We identify the tall crop that creates the solar corridors as the main crop, and the complementary crop that grows between the widely spaced rows as the floor crop.

A floor crop potentially complements soil health and/or adds yield to the main crop yield. For example, specific cover crops can increase soil carbon (C), nitrogen (N), microbiological activity and diversity like beneficial soil mycorrhizae, living roots in the ground, soil moisture holding capacity, narrowing the C:N ratio and many other contributors to soil health. Depending on the cover crop species, the floor crop can also reduce specific insect pests, mobile nutrient loss, soil erosion and compaction, crop lodging and more, while simultaneously improving sustainable crop yield. A solar corridor is the unique basic component of the properly designed, developed and deployed Solar Corridor Crop System.

How Does a Solar Corridor Increase Crop Yield?

A  solar corridor enables the growing crop(s) to convert more of the incident sunlight that shines on the farm field into photosynthetically active solar radiation, which enables greater solar radiation use efficiency and increases the subsequent biosynthesis of ambient CO2 through nature's most productive process, photosynthesis.

Subject to specific air movement patterns and crop canopy impacts, the properly designed, developed and deployed Solar Corridor Crop System delivers additional amounts of current carbon cycle sourced CO2 into ambient CO2. Accordingly, greater capture and utilization of incident sunlight — the system's most limiting factor — and ambient CO2 is achieved. Additionally, the microclimate of the corn field is dramatically changed in multiple ways. Air movement through the canopy and down the rows has multiple impacts on the crop, crop fungal diseases, insects, deer, the production environment and more. The solar corridor thereby utilizes the interdisciplinary synergies enabled to serve various objectives of the farmer who chooses to potentially develop a site- and cultivar-specific Solar Corridor Crop System.

At above trend line yields, we produced at least as much corn from one 60-inch twin row as we produced in two 30-inch rows. Plus, we got an additional yield from a unique floor crop without reducing corn yield. The data illustrating this conclusion appeared in our patent referenced above; a peer review paper by Deichman, Kremer & Lupo; and Chapter 2 of the first edition of "The Solar Corridor Crop System: Implementation and Impacts." Yield tables 1-14 and the bottom line of the patent, as well as my classroom presentation at the 2023 National No-Till Conference, gave specific info on the obvious hybrid specific aspects of corn yield. The takeaway is don’t select corn hybrids for the solar corridor without reviewing any one of the 4 previous references above.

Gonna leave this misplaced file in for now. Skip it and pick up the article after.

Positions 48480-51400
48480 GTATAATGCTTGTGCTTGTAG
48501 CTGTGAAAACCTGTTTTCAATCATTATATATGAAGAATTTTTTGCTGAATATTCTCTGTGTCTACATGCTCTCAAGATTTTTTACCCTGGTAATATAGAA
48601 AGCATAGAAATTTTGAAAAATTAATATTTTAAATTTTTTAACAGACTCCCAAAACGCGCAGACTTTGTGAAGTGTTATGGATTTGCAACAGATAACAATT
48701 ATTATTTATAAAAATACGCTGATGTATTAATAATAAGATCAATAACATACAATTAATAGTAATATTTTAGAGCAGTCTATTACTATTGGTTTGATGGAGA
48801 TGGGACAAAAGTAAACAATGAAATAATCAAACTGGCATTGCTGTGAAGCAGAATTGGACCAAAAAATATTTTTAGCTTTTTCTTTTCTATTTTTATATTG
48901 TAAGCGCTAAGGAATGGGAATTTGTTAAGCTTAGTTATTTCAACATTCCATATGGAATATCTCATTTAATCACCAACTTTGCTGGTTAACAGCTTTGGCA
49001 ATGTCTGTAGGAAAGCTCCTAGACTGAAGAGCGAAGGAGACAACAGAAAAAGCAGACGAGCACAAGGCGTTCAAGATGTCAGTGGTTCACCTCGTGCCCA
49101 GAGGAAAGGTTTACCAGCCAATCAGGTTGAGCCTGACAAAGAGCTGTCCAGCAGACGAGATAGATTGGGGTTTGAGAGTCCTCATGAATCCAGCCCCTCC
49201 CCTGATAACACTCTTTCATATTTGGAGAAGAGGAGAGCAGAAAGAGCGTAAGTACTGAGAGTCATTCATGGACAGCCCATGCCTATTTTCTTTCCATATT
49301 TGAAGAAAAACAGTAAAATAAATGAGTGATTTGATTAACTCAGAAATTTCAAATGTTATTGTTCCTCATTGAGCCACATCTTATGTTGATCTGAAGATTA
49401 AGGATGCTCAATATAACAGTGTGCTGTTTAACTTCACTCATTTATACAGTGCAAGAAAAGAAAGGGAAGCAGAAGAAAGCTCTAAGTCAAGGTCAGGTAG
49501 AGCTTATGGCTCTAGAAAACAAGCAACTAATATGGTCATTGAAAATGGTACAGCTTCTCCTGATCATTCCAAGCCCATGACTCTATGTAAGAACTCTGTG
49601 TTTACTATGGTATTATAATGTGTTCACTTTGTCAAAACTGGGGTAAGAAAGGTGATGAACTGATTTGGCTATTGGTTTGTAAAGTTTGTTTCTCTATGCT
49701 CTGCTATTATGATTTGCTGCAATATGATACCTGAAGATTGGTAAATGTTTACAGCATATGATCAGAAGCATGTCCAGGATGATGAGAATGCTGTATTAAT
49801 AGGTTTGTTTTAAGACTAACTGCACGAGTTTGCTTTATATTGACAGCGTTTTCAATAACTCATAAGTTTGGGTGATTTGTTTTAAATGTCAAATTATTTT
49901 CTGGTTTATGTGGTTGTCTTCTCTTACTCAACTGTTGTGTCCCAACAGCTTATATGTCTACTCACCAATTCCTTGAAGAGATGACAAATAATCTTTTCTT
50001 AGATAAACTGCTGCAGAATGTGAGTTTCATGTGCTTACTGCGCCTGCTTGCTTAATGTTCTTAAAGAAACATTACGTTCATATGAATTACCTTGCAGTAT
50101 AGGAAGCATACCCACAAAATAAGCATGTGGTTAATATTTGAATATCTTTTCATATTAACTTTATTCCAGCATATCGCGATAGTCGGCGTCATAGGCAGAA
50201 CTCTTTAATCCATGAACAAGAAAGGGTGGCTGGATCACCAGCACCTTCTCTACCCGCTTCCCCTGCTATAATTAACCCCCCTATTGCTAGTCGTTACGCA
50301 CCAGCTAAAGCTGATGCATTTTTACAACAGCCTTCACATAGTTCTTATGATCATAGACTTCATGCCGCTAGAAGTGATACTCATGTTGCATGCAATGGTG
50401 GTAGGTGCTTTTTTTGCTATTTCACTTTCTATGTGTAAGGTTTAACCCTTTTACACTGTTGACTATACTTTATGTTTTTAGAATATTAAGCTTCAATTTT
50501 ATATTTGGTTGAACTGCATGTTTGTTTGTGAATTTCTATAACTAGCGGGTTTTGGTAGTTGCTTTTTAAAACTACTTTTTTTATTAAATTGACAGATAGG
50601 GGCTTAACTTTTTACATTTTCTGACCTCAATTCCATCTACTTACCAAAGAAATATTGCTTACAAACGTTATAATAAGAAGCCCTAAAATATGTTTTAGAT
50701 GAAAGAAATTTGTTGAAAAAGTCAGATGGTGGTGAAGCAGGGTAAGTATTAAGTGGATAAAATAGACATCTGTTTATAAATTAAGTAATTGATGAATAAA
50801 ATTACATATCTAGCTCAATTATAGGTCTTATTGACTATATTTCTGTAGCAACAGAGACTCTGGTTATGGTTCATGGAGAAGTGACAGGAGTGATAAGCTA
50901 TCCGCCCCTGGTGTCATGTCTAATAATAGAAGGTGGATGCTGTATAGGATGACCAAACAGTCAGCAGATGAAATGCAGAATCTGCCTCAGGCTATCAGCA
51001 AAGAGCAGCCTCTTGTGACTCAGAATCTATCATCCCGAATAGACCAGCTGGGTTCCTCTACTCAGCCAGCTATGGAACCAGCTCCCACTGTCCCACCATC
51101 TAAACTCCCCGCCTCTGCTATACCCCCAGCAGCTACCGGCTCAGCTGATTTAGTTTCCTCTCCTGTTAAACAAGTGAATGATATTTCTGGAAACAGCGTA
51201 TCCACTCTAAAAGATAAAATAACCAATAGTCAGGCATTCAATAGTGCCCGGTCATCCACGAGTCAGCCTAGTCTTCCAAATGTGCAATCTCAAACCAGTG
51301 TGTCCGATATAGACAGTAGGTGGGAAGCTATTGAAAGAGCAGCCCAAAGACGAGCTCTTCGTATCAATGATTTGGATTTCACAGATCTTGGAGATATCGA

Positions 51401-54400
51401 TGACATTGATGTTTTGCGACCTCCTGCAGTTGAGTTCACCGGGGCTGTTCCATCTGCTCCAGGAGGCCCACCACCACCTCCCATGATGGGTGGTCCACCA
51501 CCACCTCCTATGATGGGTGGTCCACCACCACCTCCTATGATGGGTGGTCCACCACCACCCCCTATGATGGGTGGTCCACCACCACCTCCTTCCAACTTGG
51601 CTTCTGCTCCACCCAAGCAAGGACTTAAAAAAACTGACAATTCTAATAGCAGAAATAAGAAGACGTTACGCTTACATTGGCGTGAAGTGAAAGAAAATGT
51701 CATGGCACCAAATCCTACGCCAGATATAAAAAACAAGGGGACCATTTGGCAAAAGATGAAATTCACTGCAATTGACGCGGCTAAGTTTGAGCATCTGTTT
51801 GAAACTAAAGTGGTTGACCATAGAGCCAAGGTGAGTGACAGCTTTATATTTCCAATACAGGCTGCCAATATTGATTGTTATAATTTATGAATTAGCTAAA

In 2000, I began presenting the original research studies that were conducted over the previous 10 years with hybrids produced in the 1980s before GMO hybrids were offered for sale. The yield data of those studies, across a wide range of soils at 40-41 degrees latitude in Illinois showed that we produced as much or more corn in 60 or 72-inch wide twin rows from the 3 hybrids selected by our preliminary hybrid screening trials compared to control plots with the same hybrids. We chose hybrids based on two factors: 1. their control yields and 2. how the high-yielding, non-responsive hybrid produced under what were best management practices at the time. That response conclusion was replicated by 1 of 2 GMO triple-stacked hybrids in Table 2 in this research article from The American Society of Agronomy in 2014. Thus, both non-GMO and GMO hybrids are responsive to the solar corridor.

Depending on your objectives, you may choose to relax the requirement of producing as much corn and focus more on other goals. For example, your focus could be on having pasture-ready cover crop growth by corn harvest, rather than obtaining higher corn yield. Cover crop species, seeding methods, rates and dates, and more are management decisions based on the relative allocation to main crop or floor crop. Incidentally, the innovative farmers I’ve had the opportunity to work with on cover crops in the solar corridor all know more on how to implement cover crops in the solar corridor on their farms than this interdisciplinary corn production agronomist does.